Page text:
Throughout the marine environment, organic matter delivered and incorporated into marine sediments is efficiently metabolized. Typically, well in excess of 90% of the organic matter raining to the seafloor is remineralized. In the open ocean oxygen is the primary oxidant used, accounting for about 90% of organic matter metabolism (Jahnke and Jackson, 1992). In coastal environments other oxidants (NO3-, Mn-oxides, Fe-oxides, SO4=), can be responsible for a substantial fraction of the oxidation of organic matter, but because of the reaction of oxygen with the reduced products of "sub-oxic" remineralization, oxygen fluxes still provide a good measure of the integrated organic matter oxidation rate (Canfield and others, 1993). Increased deposition of metabolizable organic matter must lead to an increase in oxidation rate. Where a large proportion of organic matter deposited in sediments is oxidized, an increase in the rate of organic matter deposition results in a similar increase in the oxidation rate (at steady state). The oxidation of organic matter in sediments results in a redox zonation of the sediments with depth that reflects the sequence in which the various oxidants are used to remineralize the organic matter. The sequence is everywhere similar, with only the length scales of the zonation varying in response to organic matter deposition rates. This zonation is of great importance to the fate of metals deposited in the sediments, as redox changes alter the partitioning between solid phases and the interstitial waters (see Martin section on metal recycling). The importance of O2 penetration to the fate of metals in the sediments makes the depth at which O2 is exhausted, the O2=0 depth, a critical redox boundary. The depth of O2 penetration in sediments is related to organic matter deposition rate, the rate at which it is metabolized (Cai and Sayles, 1996), and bottom water O2 concentration. Hence, changes in organic matter deposition can be expected to change the O2 penetration depth.
Sediment O2 Profiles in Massachusetts Bay
The importance of oxygen to both organic matter oxidation and sedimentary metal cycles led to the development of a program to characterize O2 profiles in the sediments of Massachusetts Bay. The expected responses of sedimentary O2 profiles and fluxes to changes in the deposition rate of metabolizable organic matter provides an opportunity to investigate the possible impact of sewage effluent discharge in sediments near the new Massachusetts Bay outfall. The hypothesis is that enhanced deposition of metabolizable organic matter, if it occurs, will alter the sediment O2 profiles and fluxes. To this end studies were undertaken at a site (USGS Station 3, Figure 7.1) characterized by fine-grained sediment where organic matter is most likely to accumulate. The studies began in September 1995 and have continued to the present. With few exceptions, three cruises per year were carried out, one each in February-March, May-June, and September-October to provide a seasonal perspective to the data collected.
Sediment O2 profiles were determined in situ with polarographic oxygen electrodes mounted on a profiler described by Sayles and others (1996). The approach is similar to that developed by Revsbech and others (1980). This instrument is a small tripod (Figure 8.1) that is lowered to the seafloor, cast loose from the ship so other activities can be pursued, and retrieved after completion of its preset program (~45 minutes). The profiler uses three electrodes to simultaneously collect three profiles on each deployment. The depth increments for the profiles in Massachusetts Bay were 0.54 mm near the interface, increasing to 1. 08 mm after 47 steps. Two deployments on each cruise were planned but not always achieved.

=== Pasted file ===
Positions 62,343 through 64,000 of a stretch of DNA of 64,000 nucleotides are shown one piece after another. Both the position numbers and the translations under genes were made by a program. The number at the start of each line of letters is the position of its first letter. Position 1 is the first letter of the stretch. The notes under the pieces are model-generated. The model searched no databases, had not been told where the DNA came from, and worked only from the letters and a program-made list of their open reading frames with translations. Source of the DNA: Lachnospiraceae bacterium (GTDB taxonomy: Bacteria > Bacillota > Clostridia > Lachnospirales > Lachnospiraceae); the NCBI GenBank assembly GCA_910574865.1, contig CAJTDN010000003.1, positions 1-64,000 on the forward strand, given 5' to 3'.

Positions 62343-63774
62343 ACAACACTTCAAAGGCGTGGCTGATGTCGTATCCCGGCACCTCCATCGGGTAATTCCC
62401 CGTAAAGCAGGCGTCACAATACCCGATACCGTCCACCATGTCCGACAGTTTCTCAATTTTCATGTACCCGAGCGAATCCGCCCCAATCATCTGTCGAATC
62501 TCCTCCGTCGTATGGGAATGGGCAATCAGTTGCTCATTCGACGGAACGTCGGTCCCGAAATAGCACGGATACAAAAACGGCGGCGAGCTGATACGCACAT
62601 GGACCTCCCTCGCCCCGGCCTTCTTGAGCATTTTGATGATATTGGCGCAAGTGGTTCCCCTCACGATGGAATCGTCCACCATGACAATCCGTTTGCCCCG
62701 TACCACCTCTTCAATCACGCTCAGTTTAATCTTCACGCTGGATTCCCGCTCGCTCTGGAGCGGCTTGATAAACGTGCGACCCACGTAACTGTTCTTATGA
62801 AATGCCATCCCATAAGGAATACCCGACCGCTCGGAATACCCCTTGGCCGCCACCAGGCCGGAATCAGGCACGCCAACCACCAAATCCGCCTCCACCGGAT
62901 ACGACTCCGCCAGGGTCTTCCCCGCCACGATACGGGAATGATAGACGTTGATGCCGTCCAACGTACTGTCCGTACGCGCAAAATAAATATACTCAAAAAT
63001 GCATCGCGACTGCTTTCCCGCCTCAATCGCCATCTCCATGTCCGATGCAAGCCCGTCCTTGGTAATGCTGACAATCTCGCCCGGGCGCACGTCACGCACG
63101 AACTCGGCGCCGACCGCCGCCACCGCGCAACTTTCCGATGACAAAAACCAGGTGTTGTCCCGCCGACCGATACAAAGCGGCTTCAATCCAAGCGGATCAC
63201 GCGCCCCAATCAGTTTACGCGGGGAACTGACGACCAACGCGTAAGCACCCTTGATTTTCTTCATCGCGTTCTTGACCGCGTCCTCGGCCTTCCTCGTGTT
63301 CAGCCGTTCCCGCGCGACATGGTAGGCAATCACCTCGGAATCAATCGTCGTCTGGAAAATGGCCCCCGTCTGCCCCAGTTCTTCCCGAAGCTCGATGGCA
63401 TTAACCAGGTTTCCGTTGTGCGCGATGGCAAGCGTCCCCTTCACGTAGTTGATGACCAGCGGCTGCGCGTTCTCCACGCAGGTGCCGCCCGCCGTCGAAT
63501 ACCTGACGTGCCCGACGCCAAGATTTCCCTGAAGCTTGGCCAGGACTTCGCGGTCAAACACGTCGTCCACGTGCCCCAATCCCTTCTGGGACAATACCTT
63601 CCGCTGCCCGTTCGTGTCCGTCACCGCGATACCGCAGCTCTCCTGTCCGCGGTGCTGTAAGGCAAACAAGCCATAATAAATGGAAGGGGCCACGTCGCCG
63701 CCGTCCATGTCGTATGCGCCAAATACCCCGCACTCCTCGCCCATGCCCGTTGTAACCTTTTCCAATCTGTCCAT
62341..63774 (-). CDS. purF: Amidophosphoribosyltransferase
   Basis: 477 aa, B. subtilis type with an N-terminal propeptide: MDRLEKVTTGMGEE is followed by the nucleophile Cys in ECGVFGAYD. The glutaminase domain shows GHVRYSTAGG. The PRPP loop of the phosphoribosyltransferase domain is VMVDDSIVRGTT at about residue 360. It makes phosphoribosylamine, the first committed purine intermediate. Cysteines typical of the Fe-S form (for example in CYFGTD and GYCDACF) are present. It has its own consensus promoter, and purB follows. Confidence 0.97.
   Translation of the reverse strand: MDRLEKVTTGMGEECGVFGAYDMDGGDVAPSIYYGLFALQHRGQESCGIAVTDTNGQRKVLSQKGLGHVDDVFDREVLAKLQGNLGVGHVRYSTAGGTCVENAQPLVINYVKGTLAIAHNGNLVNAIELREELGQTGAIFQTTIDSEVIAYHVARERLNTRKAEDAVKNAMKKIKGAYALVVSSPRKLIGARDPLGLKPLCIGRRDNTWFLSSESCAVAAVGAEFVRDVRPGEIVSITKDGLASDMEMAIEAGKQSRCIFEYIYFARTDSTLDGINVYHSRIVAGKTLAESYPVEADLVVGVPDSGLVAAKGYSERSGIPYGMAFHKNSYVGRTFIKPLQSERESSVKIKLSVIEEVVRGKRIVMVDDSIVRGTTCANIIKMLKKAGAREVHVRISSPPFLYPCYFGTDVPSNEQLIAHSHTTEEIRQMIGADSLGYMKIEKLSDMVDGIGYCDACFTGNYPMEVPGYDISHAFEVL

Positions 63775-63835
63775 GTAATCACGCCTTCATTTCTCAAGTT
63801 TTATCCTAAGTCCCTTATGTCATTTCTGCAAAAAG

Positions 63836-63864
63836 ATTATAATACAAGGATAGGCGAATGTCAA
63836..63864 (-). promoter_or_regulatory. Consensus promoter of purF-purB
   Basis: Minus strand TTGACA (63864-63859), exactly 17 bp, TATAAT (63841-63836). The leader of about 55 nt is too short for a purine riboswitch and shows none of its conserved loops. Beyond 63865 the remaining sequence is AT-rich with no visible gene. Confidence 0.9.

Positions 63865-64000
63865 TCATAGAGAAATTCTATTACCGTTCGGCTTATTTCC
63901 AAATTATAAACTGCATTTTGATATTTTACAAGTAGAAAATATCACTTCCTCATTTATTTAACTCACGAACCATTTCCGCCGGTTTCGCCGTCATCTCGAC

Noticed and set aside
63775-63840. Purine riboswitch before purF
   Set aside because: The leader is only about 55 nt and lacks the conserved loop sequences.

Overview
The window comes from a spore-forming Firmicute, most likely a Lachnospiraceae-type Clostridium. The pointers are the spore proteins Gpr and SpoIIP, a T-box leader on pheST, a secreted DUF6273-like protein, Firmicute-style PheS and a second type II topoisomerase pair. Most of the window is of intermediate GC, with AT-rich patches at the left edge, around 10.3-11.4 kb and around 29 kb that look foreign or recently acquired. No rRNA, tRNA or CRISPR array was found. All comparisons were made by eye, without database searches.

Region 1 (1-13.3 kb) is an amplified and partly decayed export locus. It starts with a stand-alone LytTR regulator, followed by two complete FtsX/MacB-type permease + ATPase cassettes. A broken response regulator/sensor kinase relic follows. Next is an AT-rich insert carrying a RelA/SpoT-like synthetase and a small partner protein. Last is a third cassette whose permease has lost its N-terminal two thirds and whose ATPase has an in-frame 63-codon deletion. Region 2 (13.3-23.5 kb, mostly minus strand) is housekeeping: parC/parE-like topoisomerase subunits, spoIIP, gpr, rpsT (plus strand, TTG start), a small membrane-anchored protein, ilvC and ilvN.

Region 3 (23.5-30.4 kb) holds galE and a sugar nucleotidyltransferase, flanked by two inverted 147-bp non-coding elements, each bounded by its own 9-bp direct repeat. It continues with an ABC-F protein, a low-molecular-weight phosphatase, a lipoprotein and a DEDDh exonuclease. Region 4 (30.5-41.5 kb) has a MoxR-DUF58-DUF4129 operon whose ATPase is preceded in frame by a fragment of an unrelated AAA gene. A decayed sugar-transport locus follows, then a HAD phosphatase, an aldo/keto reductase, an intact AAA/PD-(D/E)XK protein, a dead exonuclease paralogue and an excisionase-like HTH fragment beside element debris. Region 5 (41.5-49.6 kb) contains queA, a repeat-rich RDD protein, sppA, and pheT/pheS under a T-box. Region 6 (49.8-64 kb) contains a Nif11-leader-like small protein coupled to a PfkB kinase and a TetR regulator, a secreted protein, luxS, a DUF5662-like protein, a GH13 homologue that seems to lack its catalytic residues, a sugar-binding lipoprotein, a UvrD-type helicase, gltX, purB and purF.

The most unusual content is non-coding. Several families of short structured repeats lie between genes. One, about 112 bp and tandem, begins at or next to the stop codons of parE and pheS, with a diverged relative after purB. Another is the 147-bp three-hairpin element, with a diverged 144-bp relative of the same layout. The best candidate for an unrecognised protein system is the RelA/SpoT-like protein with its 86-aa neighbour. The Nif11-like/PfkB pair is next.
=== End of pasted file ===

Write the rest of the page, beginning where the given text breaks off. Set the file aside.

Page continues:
Figure 8.2a illustrates the typical distribution of O2 with depth at the study site. As illustrated here, O2 is rapidly exhausted below the sediment-water interface, rarely penetrating below 10 mm and typically reaching O2=0 at 3 to 6 mm. Figure 8.2b illustrates a complication caused by the activities of burrowing organisms on the distribution of O2 in the sediment. The rapid increase in O2 below an O2=0 depth of 4.5 mm is indicative of the advection of O2 into the sediment by biological activity. Less than 10% of the profiles exhibited similar perturbations; these profiles were not used in the determinations of O2=0 or O2 fluxes. The two profiles of Figure 8.2 illustrate how heterogeneous the sediments are on a small spatial scale. These two profiles are from one deployment; the electrodes were separated by ~9 cm. Such variability inevitably enhances scatter in the results. The data from profiles such as Figure 8.2a form the basis of our calculations of O2 fluxes and O2=0 depths.
Sediment O2 fluxes
The diffusive fluxes of O2 into the sediment were calculated on the basis of the estimated O2 gradient at the interface. Gradients at x=0 were determined by fitting an exponential to the first 5 or 6 points in the sediment. The algorithm used was C/Co= a1[1-exp(a2x)]+a3, where C is the electrode response at depth x and Co the electrode response in bottom water and a1, a2, and a3 are fitting parameters. For depth x=0, the derivative, dc/dx, of this expression is -a1• a2. The gradient at the interface in terms of O2 is -a1• a2• O2BW, where O2BW= bottom water O2. The bottom water O2 data used for the period 1995 to 2000 were interpolated from MWRA monthly monitoring cruises before and after our deployments. For the period 2000-2005, O2 was measured on samples taken at the time of the deployment cruises (W. R Martin; pers. communication, 2005). The flux was calculated as